There are few things in the world that bother me more than censorship. Maybe it’s a privileged mindset that comes with being an American, but I’m a strong supporter of freedom of speech. This is especially passionate when it comes to art, particularly in film and music. Do I find some things offensive? Yes, but then I just change the channel and find something more to my liking. There’s something to learn in everything that strikes a nerve. To be offensive means to hit an emotional spot. While today’s world is often referred to “woke” or “cancel culture,” censorship goes back and is just too broad of a word to even grasp in one document. However, in 1994, the Criminal Justice and Public Order Act 1994 was imposed in order to ban rave parties across the UK. This was more specific to social gatherings with music featuring “repetitive beats.” Until I saw BEATS, my ignorance prevented me from ever knowing about such a law which is incredibly stupid. BEATS, on the other hand, is not a stupid movie.
Johnno (Cristian Ortega) is moving out of town soon with his mother and cop stepdad whom he hates. Johnno is a good kid, but very straight-laced and the kind of guy who doesn’t stand up for himself. His best friend, Spanner (Lorn MacDonald) also gets pushed around but is more foul and free-spirited. Johnno’s parents can’t stand Spanner and see him as nothing but trouble. Set during the Act mentioned before, the boys hear about an underground rave and decide to have one last crazy night together.
BEATS is about many things: censorship is the most obvious, but the film is also heavy on the nostalgia by managing to score big electronic dance artists like The Prodigy and Orbital. BEATS shows how bonds form in a communal experience brought together by music. Johnno and Spanner are miserable in their personal lives, but find solace in their love for the genre. This party is what will keep them going. The whole illegal aspect gives it all a whole anti-establishment vibe especially when other characters are introduced who want the authorities to know that they are being given the middle finger.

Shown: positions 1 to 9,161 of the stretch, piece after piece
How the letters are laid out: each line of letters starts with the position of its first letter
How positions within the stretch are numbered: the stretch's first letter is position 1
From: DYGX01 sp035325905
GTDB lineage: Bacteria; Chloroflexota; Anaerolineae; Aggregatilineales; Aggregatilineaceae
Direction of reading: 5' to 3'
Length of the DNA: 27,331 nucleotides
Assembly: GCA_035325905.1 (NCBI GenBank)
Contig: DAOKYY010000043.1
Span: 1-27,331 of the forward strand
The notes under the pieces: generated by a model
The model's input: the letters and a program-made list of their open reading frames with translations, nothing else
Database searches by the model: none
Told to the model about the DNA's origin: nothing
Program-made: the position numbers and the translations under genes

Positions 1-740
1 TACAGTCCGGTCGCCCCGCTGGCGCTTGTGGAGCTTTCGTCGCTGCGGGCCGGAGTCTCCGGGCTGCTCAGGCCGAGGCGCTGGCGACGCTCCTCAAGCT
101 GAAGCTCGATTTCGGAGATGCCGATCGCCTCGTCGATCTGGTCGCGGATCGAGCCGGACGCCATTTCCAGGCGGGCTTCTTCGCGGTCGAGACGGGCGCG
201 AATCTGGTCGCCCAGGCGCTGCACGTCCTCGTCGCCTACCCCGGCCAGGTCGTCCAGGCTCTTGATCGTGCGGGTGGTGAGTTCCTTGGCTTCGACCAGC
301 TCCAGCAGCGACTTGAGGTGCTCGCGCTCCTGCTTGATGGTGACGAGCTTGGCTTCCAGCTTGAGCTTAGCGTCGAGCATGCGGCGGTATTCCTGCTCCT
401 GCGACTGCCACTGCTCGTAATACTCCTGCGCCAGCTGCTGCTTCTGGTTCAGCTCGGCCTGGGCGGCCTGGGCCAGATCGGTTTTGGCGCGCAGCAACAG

The Blu-ray release features commentary with director Brian Welsh and writer Kieran Hurley. There’s a short but effective making-of featurette with interviews of the cast and crew. It turns out this was originally a play by Hurley but eventually turned into a film with help of executive producer Steven Soderbergh. The biggest draw for this home release is the 5.1 DTS-HD MA track. A movie all about music better have a great sound mix and BEATS delivers. The dialogue scenes are clear, but when the music kicks in, all the surrounding speakers come to life. The mix allows viewers to become part of the party and dance along.
OCN Distribution is representing Music Box Selects which is a brand new home video library from independent film distribution company Music Box Films. While the Blu-ray for BEATS is now available everywhere, right now a special slipcover edition is available exclusively through Vinegar Syndrome.